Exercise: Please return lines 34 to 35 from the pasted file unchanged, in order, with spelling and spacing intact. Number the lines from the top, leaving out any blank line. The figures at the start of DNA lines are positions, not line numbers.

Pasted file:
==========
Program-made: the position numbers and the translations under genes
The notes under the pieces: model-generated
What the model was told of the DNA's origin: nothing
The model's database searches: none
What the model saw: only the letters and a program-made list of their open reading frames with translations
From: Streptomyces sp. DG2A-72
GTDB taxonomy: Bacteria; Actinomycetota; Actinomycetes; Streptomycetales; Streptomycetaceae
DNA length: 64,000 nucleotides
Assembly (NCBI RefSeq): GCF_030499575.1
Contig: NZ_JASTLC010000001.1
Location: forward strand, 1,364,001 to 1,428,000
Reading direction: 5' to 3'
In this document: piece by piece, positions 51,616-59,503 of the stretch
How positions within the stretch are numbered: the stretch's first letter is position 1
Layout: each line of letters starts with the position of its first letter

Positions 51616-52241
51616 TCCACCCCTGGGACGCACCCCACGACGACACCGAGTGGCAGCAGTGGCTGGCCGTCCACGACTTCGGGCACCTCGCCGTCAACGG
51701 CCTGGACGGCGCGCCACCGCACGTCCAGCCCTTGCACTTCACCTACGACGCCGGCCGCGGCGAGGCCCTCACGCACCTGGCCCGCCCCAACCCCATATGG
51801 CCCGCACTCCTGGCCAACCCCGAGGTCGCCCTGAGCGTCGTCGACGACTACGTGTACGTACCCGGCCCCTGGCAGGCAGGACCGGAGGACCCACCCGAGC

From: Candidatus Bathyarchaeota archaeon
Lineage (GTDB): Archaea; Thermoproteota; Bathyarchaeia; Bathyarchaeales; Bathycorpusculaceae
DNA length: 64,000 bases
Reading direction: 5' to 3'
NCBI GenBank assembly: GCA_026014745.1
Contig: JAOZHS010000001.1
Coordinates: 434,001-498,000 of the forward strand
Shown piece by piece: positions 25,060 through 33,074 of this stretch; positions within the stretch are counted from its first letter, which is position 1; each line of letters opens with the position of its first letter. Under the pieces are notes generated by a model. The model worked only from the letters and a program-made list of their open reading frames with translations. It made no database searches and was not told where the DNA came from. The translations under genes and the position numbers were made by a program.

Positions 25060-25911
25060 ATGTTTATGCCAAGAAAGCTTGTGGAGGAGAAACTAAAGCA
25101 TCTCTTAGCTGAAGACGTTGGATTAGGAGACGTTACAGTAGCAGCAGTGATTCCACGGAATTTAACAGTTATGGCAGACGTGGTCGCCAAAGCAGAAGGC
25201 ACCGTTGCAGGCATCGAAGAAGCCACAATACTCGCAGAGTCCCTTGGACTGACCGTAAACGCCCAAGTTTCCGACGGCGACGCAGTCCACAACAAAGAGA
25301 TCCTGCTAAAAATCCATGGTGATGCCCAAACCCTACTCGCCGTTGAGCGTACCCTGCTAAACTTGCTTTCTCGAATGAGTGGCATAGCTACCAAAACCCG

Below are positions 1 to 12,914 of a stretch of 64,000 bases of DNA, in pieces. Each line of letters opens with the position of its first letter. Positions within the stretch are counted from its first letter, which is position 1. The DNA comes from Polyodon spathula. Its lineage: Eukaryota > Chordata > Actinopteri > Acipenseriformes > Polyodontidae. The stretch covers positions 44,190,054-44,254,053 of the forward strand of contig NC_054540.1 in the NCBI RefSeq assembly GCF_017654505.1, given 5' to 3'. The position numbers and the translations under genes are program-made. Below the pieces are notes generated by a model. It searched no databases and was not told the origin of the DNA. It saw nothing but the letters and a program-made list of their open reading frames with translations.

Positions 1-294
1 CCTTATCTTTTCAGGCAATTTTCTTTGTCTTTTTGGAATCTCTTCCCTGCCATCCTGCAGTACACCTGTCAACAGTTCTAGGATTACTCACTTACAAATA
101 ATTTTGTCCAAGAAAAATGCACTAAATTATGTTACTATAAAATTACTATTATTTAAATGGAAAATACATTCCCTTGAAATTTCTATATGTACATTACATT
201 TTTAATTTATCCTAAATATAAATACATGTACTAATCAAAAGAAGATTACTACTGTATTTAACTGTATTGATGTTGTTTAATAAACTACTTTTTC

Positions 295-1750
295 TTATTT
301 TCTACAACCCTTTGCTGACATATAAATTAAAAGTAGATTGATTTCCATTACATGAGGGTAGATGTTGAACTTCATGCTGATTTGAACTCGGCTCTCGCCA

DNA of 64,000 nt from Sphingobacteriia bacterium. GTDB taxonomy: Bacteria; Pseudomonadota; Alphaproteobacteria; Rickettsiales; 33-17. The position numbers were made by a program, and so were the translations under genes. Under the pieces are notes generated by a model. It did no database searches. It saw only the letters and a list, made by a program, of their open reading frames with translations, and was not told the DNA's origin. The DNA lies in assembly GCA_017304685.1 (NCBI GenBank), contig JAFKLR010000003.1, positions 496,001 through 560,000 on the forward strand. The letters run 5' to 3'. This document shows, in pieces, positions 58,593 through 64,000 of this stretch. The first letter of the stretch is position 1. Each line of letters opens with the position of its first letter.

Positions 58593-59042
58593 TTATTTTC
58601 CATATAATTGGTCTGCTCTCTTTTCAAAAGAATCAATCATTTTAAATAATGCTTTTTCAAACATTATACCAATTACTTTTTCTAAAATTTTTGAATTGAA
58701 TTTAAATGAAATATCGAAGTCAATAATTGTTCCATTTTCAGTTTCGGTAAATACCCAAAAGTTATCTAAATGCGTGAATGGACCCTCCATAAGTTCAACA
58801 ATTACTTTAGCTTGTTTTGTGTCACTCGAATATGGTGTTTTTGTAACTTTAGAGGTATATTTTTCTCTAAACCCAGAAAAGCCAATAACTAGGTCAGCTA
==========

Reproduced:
Positions 1-294
1 CCTTATCTTTTCAGGCAATTTTCTTTGTCTTTTTGGAATCTCTTCCCTGCCATCCTGCAGTACACCTGTCAACAGTTCTAGGATTACTCACTTACAAATA